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Nurses Throw Graduation Party for Mom in the Hospital - Then Another for Her Twins

Nurses Throw Graduation Party for Mom in the Hospital–Then Another for Her Twins

Graduation party
Babies together

The medical team at Virginia Mason Franciscan Health’s Birth Centers can add another title to their resumes: party planners. 

They recently threw a graduation ceremony in the hospital for a mother who earned her PhD just three days before giving birth to twins. Four weeks later, they held another celebration, but this time a graduation from the NICU for her twins. 

“I think what makes our birth center unique are the people who work here,” said Dr. Liezl Sapico, an obstetrician-gynecologist at Virginia Mason Franciscan Health (VMFH). “We want patients to know that our birth center is a safe place to have their baby, and that they will have a team of professionals who will listen, be their advocates and include them in the decision making process. We also want to create an atmosphere where staff want to come and work, and we have that here.”

Sarah and iea Tov said they interviewed many OBGYNs, midwives, and researched hospitals across the region, but when they found Virginia Mason Franciscan Health Birth Center at Virginia Mason Medical Center in Seattle, they knew they’d found the right place. 

“It feels like the team is family,” said Sarah. “To be seen and loved and cared for–they understood what we’re going through and legitimized it. They provided amazing physical care, but they also took care of us emotionally. It was nice to have a space that felt so safe and to be so seen by our team.”

Baby in cap
Provider holding baby

Sarah had worked toward her PhD in Special Education from the University of Washington for nearly seven years. Finally earning the academic achievement was a dream come true, but there was no time to celebrate. Just three days after she defended her dissertation, her twin boys made an early arrival. Sarah had the twins at 33 weeks and 6 days.

When she and her partner iea arrived at the hospital, they were immediately taken to the Birth Center. 

“You’re going to have your babies today,” iea remembers the nurse saying to them. 

What happened next was a whirlwind. 

Sarah experienced a variety of complications, but the team supported them every step of the way. Sarah was admitted to the hospital, and the twins were whisked away to the speciality care nursery where they were placed on oxygen. 

“We knew we were being cared for by a great team,” said iea. “One of the things that really eased my mind was knowing we were in good hands.”

The Level II Special Care Nursery at Virginia Mason Medical Center supports fragile newborns, and NICLET rooms allow moms to not be separated from their babies as they receive more advanced care.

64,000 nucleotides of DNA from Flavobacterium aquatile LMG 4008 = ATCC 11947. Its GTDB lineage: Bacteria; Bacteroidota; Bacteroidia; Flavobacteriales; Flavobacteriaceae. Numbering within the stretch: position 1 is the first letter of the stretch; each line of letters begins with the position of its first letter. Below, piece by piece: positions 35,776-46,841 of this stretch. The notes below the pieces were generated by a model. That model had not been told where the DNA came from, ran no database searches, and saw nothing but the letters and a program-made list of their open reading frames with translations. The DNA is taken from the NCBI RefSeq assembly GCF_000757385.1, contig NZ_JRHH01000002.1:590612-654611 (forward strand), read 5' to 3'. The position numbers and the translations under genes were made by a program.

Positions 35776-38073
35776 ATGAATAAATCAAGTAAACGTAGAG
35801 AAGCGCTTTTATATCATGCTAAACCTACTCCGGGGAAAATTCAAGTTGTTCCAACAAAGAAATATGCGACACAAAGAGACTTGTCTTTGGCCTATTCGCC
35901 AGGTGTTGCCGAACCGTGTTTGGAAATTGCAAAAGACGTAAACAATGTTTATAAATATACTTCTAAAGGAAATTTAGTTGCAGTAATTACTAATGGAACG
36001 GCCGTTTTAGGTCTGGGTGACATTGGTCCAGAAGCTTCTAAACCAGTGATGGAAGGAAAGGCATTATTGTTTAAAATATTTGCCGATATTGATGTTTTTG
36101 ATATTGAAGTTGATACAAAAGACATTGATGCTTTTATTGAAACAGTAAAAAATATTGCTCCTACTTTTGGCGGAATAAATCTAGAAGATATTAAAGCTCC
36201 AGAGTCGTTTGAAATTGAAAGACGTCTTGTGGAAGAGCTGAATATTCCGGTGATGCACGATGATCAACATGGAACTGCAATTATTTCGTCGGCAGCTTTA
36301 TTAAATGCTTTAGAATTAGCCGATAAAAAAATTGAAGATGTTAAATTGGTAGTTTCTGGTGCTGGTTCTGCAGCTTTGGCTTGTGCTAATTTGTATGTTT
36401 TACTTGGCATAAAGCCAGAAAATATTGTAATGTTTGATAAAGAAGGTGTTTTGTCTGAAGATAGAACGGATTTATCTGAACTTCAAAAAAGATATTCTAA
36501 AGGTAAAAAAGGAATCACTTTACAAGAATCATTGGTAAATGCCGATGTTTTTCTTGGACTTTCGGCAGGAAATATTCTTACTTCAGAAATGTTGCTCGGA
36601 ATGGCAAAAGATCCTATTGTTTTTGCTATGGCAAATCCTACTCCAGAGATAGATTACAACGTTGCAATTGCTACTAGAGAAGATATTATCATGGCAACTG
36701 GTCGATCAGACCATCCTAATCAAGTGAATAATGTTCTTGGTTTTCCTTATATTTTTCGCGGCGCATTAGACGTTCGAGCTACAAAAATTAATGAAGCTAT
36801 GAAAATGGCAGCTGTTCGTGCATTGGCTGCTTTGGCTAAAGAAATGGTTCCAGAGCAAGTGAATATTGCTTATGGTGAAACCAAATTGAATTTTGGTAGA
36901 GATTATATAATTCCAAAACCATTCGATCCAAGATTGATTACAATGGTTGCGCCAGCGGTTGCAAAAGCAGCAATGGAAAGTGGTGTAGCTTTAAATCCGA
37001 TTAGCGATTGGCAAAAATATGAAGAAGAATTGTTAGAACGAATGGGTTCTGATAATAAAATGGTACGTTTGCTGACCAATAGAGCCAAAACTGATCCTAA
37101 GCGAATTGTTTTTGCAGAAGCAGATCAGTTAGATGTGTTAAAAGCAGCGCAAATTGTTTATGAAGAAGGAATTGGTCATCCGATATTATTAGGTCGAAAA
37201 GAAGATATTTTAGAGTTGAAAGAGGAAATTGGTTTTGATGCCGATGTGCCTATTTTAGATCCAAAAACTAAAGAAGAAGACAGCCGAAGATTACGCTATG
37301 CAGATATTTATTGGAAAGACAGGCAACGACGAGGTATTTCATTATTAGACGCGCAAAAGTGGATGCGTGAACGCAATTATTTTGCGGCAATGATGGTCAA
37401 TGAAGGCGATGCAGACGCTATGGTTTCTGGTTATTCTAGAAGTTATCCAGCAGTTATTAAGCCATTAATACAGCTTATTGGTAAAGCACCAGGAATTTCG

Soon, Sarah and her twin boys were reunited, and together they started on a road to recovery.

They stayed in the hospital for 28 days. It quickly became like a second home, and their care team became an extension of their family. 

During those long days in the hospital, iea came up with an idea. They went to their care team and asked if it would be possible to have a graduation celebration in the hospital. Sarah didn’t have time to celebrate her academic achievement before the babies arrived, and that weighed on iea’s mind. They wanted to do something to make Sarah feel special. It didn’t take long to mobilize a plan. The nurses took the idea and ran with it–and they kept it all a complete surprise.

Care team with mom
Babies in crib

The day of the graduation party, Dr. Sapico brought a cake, a handmade sign was created by one of the team members, nurses cheered and threw confetti and a special song played in the hallway of the hospital as Sarah walked at a graduation ceremony unlike any other. Her advisor even came and presented Sarah with her hood to signify her doctoral degree. With their twins, iea and the care team, they all celebrated.

It may not have been the graduation she envisioned, but It was a day Sarah, iea and their care team won’t forget

“It was so special,” said Sarah. “It’s a testament to the patient-centered care the team provides. It brought us so much joy.”

“We wanted them to know the care we provide is not just about their physical wellbeing,” said Tina Hollendar, a charge nurse in the Birth Center. “We wanted to make them feel special. Caring for people is what inspires me every day.”

After nearly a month in the hospital, the twins were finally ready to be discharged–but not without a celebration of their own.

“Graduating from the NICU is a big milestone,” said Mary O’Brien, one of the nurses who cared for the family. “I’m honored to be part of their birth story.”

A few nurses even came into the hospital during their time off to celebrate and say goodbye. 

“I wasn’t going to miss it,” said Liz Campbell, a nurse at Virginia Mason Medical Center. “As a nurse, you want your patients to know you support them, advocate for them, and are there for them. It’s those small gestures that make my patients feel truly seen, known, and cared for to a level beyond what they may have anticipated before coming to our Birth Center. It’s dedication to the person, not just the patient.”

When the twins were ready to leave and graduate from the NICU, Sarah and iea dressed them in purple caps and gowns. The nursing staff and medical team all came to say goodbye, and they handed the twins graduation certificates and adorned the cribs with balloons and decorations for photos. One nurse even knitted the twins rainbow hats to match their vibrant going home outfits. 

“Our story is full of beauty and joy, but there were hard moments in there too,” said iea. “What made it less hard was having our care team by our side. We are so grateful, and we really wanted to share our story so others may find that same care.”